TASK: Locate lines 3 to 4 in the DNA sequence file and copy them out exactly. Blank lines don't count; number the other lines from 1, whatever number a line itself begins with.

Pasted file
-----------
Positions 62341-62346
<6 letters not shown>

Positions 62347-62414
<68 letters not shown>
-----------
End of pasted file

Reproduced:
Positions 62347-62414
<68 letters not shown>